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Typhoon Haiyan’s force illustrates the rising power of tropical storms

By John Vidal, The Guardian
Friday, November 8, 2013 20:41 EDT
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A rescue worker carries an elderly resident across a surging river in New Bataan, in the Philippines' Compostela Valley, two days after Typhoon Bopha hit. (AFP)
 
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Haiyan may be strongest ever to hit land so far but as the oceans warm the power of storms is rising

When typhoon Haiyan – known in the Philippines as Yolanda – pounded into the islands of Samar and Leyte at 4.40am after picking up speed on a 900-mile track across the Pacific, the US navy’s warning centre, JTWC, in Honolulu, calculated its winds to be gusting at up to 235mph (380kph).

This would make it the fourth most intense tropical cyclone ever recorded and possibly the strongest to have ever hit land. By comparison, St Jude, the storm that hit in southern England last month, had winds gusting to 99mph.

As Filipino communities calculated the flood and wind damage done in the 25-mile-wide path of the storm, meteorologists questioned claims that Haiyan was the strongest ever to make landfall. “All we can say at this stage is maybe. The estimates of wind strength and central pressure are just that – estimates – albeit from well-attested satellite techniques developed over decades. Without ground observations right in the centre of the track we can never be totally sure,” said Julian Heming, tropical prediction scientist at the Met Office.

Haiyan is the third Category 5 “super typhoon” to hit the Philippines since 2010. “In 2010 Megi peaked at 180mph winds but killed only 35 people, and did $276m in damage. But Bopha, which hit the southern Philippine island of Mindanao on 3 December, 2012 , left 1,901 people dead and was the costliest natural disaster in Philippines history at the time,” said Jeff Masters, director of meteorology at US-based Weather Underground in his daily blog.

According to the Philippine government, the area’s typhoons have been getting stronger. “Menacingly, the Filipino typhoons are getting stronger and stronger, especially since the 90s,” said Romulo Virola, head of the government’s national statistics board. “From 1947 to 1960, the strongest typhoon to hit us was Amy in December 1951 with a highest wind speed recorded at 240kph in Cebu. From 1961 to 1980, Sening was the record holder with a highest wind speed of 275kph in October 1970. During the next 20 years, the highest wind speed was recorded by Anding and Rosing at 260kph. In the current millennium, the highest wind speed has soared to 320kph recorded by Reming in Nov-Dec 2006. If this is due to climate change, we better be prepared for even stronger ones in the future.”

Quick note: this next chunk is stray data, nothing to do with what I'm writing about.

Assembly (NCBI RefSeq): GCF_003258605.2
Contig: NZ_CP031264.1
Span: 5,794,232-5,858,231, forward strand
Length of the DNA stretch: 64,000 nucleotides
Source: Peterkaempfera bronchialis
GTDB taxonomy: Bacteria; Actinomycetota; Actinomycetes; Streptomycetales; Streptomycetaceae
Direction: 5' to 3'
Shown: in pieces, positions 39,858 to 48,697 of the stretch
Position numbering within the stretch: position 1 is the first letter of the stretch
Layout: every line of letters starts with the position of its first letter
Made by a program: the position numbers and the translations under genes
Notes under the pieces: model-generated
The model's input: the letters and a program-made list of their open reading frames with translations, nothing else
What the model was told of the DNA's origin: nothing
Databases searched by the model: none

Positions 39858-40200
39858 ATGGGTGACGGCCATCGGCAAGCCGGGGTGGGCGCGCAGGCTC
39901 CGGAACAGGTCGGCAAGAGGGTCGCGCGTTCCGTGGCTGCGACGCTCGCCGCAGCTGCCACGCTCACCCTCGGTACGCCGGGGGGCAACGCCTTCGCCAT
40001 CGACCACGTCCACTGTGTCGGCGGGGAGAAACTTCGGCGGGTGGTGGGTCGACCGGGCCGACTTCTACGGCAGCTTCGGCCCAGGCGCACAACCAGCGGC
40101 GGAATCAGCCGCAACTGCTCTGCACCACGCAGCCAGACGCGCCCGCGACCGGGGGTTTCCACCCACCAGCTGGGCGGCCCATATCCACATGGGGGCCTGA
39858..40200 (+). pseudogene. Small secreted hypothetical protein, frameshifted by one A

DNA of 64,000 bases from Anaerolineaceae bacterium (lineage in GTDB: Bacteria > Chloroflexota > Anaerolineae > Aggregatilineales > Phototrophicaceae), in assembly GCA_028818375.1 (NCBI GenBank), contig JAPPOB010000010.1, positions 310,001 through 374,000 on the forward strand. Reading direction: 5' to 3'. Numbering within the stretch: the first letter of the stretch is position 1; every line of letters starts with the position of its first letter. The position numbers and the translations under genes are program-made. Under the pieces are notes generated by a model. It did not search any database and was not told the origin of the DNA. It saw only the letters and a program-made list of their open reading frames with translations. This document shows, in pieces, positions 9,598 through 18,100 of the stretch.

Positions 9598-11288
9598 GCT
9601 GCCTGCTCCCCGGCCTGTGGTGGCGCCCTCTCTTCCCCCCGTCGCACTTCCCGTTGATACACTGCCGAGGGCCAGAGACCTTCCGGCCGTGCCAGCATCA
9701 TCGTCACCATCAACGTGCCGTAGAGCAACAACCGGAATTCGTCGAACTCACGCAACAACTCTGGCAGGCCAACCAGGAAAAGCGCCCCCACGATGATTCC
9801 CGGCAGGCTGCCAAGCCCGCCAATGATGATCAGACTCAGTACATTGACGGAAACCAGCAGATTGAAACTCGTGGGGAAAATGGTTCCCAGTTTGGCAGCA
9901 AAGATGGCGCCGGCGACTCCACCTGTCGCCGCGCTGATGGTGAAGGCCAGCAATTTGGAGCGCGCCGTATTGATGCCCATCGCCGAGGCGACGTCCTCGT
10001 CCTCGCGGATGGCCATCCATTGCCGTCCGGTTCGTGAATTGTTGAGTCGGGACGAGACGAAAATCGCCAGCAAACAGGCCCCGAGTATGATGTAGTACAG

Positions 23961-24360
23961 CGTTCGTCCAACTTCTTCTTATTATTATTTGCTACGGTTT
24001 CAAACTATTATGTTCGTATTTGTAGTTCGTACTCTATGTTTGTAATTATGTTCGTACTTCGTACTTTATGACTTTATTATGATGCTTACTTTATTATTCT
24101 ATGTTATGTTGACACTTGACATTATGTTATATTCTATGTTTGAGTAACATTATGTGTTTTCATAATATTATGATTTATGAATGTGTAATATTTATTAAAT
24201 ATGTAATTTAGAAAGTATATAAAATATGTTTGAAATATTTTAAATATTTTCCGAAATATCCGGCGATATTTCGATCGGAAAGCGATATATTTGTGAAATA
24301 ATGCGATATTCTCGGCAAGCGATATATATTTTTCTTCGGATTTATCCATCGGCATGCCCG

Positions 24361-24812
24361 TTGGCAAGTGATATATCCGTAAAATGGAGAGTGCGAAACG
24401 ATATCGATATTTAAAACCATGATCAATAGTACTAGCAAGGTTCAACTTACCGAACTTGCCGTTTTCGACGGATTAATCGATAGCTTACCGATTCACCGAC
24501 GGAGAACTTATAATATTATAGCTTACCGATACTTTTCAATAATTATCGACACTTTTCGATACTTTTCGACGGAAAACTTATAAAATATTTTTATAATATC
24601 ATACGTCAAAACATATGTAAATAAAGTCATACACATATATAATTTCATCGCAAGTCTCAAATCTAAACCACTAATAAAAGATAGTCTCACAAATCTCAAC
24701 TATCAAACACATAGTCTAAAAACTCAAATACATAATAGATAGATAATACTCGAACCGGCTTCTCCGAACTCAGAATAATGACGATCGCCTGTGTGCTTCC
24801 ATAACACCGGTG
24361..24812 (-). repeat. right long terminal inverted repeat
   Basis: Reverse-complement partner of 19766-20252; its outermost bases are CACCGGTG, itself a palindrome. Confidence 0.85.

The steady warming of the oceans is likely to lead to fewer but stronger tropical typhoons, said scientists from the intergovernmental panel on climate change in a special report on climate extremes this year. “The average tropical cyclone maximum wind speed is likely to increase, but the global frequency of tropical cyclones is likely to decrease or remain unchanged,” it said.

A record seven typhoons developed across the west Pacific during October, beating beat the previous record of six in 1989. Nearly one-third of the world’s tropical storms form within the western Pacific and many track due west to the Philippines archipelago, the first major landmass they meet. In a normal season, only three or four typhoons develop.
Other regions are also experiencing some of their strongest storms in years. Last month, cyclone Phailin, which gusted at up to 160mph (260kph) forced 500,000 people in Orissa and Andhra Pradesh states, India, to flee their homes. The Atlantic hurricane season has been one of the quietest on record in 2013 but in September hurricane Manuel was one of the worst in Mexico’s history, causing $4bn worth of damage.

Earlier this year the World Meteorological Organisation calculated that tropical cyclones had killed nearly 170,000 people in 2000-2010, and affected more than 250 million, causing economic damage of $380bn.

After roaring across the Philippines, typhoon Haiyan is expected to move into the South China Sea and eventually hit Vietnam and Laos. “Once Haiyan exits into the South China Sea, it will steadily decay, due to colder waters and higher wind shear. However, it will still be a formidable Category 1 or 2 typhoon when it hits Vietnam and Laos, and I expect that the 12 or more inches of rain that the storm will dump on those nations will make it a top-five most expensive natural disaster in their history,” said Masters.

© Guardian News and Media 2013

[Image via Agence France-Presse]

 
 
 
 
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